Odisha Sun Times Bureau
Kendrapara, Mar 16:
With over 3, 70, 000 Olive Ridley sea turtles having laid eggs in just the first four days of mass nesting in Odisha’s Gahirmatha marine sanctuary under the Rajnagar mangrove forest division in Kendrapara, egg laying by the endangered species is all set to beat the 15-year record this year.
The endangered species have come ashore at Babubali, Nasi-1 and Nasi-2 islands for the annual egg laying exercise, along the northern Odisha coast, said to be the largest rookery of the Olive Ridley turtles.
Considering the unexpectedly high rate of egg laying by the turtles, the figure could well cross the 5 lakh mark this season, forest officials said.
The Olive Ridley turtles hit the shores and began the egg laying from March 11 after the mercury plummeted to some extent.
During this period, the female sea turtles crawl ashore at night and dig flask-shaped nests about 1.5 ft deep and lay 100-120 eggs on an average in each clutch and then buries the eggs under the sand dunes. Hatchlings emerge around 45-60 days later after the mother turtle lays the eggs.
As per forest official sources, 10, 651 turtles laid eggs along the Nasi-2 isle on March 11 followed by 69, 723 on March 12, 1, 52, 065 on March 13 and 1, 15, 100 on March 14.
Similarly, 47 female turtles laid eggs along the Nasi-1 isle on March 12 followed by 14, 966 on March 13 and 6, 712 on March 14.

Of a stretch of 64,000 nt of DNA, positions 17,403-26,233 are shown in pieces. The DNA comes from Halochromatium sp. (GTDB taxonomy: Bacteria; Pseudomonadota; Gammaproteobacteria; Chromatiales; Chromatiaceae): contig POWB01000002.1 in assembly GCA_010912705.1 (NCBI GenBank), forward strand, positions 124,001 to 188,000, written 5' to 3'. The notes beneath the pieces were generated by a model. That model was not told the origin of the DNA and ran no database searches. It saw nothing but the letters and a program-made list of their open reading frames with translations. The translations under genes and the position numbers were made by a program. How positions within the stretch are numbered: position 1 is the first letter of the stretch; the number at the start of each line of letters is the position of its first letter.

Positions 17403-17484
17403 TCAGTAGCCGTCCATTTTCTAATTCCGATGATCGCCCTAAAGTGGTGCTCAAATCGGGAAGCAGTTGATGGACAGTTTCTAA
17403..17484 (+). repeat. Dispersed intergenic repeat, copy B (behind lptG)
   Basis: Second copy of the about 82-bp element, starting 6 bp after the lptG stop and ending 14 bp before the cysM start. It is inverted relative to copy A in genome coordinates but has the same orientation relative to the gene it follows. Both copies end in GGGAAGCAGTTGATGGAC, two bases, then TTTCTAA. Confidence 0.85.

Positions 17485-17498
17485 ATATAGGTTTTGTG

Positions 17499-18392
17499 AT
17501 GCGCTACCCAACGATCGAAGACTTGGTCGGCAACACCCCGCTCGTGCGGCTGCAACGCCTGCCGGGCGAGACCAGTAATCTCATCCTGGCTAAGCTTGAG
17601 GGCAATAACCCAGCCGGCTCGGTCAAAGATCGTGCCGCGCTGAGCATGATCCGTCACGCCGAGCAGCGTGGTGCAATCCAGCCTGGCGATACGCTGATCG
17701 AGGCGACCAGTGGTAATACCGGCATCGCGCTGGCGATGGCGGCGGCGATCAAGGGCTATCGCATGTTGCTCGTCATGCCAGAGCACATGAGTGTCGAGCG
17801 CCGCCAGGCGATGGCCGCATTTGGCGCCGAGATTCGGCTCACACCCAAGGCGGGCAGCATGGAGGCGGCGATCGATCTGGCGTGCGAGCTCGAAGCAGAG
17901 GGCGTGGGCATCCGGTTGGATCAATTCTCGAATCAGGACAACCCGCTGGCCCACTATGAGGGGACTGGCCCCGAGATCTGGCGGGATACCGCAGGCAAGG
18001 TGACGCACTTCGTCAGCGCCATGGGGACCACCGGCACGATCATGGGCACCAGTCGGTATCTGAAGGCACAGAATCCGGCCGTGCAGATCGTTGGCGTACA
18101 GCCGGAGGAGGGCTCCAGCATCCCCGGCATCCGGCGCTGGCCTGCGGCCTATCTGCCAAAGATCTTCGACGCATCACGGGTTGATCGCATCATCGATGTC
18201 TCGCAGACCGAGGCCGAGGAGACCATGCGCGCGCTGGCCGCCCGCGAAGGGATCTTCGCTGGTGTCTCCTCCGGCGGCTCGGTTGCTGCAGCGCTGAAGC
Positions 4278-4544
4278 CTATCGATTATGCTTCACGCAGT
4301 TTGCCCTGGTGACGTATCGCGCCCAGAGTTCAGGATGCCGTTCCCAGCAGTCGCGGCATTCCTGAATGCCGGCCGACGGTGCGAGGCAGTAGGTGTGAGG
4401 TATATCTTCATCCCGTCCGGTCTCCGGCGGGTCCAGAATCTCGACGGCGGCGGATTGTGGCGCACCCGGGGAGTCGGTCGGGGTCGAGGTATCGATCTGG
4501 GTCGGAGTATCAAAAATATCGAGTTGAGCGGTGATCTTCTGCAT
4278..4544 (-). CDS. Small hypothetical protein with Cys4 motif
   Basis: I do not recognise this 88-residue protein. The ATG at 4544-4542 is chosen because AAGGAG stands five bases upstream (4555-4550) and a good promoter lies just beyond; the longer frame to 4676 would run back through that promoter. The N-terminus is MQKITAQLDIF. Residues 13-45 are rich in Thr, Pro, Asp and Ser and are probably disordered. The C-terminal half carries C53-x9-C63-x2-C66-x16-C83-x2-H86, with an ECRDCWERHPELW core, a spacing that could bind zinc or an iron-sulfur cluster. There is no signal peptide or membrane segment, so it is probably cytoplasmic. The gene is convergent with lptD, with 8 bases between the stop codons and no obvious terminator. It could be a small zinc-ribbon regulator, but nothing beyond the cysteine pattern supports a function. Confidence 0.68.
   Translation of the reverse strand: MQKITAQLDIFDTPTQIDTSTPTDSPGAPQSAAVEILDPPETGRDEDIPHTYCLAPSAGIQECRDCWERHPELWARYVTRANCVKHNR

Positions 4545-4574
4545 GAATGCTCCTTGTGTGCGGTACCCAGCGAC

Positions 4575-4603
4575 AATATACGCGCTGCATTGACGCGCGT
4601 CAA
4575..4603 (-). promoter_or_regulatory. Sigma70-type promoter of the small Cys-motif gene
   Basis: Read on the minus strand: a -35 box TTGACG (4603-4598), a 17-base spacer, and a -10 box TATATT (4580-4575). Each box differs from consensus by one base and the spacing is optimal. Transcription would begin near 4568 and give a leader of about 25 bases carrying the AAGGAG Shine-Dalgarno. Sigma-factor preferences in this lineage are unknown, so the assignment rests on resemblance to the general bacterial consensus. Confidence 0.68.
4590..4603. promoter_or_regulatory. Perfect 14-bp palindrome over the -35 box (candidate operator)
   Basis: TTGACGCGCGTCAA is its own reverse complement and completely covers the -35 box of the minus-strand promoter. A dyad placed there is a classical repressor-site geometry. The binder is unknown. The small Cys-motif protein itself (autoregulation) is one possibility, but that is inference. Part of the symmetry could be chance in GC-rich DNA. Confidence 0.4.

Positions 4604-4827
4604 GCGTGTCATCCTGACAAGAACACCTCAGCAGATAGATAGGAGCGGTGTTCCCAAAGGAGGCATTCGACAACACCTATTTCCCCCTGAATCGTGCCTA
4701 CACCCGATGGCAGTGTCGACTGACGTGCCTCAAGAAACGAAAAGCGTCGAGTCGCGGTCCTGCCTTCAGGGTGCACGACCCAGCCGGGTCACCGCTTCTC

At least 3, 47, 539 Olive Ridley turtles have congregated at the Nasi-2 island for the mass nesting and as many as 21, 735 female turtles have come ashore at Nasi-1 island for egg laying process taking the overall number of sea turtles in these nesting grounds to 3, 69, 274.
Meanwhile, the bright lights from the missile test range at the Wheelers’ Island near Gahiramatha, which is hardly 200 m from the Nasi islands, have been turned off and the security and patrolling systems have been tightened.
Besides, the state government has imposed a ban on fishing activities in the Gahirmatha Marine Sanctuary. The Indian Coast Guard and the Forest Department have set up camps to guard the turtles and prevent the entry of fishing vessels. Surprise raids are also being carried out to prevent fishing within the turtle gathering areas.
Rajnagar Mangrove (Forest) and Wildlife Division DFO Bimal Prasanna Acharya, Gahirmatha Range Officer Subrat Kumar Patra, Durga Prasad Sahu, Rajnagar Range Officer Binod Acharya, foresters, forest guards and 30 members of Gahirmatha Protection Squad have been camping at the site to ensure safe nesting and protect the eggs to minimise mortality.
‘‘Net fencing has been done to prevent entry of visitors around 2 km from the mass nesting grounds. In addition to this, three boats and as many trawlers have been pressed into service for surveillance,’’ Gahirmatha Range Officer Subrat Kumar Patra said.
According to forest official figures, 7, 11, 500 Olive Ridley turtles had assembled along the Gahirmatha coast for mass nesting during 1999-2000 and almost an equal number of female turtles had come ashore for egg laying during 2000-2001.
While the attendance of the visitors fell significantly after 2001-till last year, this year’s trend has enthused the researchers, wildlife and forest officials alike.
It is expected to beat the 15-year record, if the egg laying exercise gains momentum continues this way, officials predicted.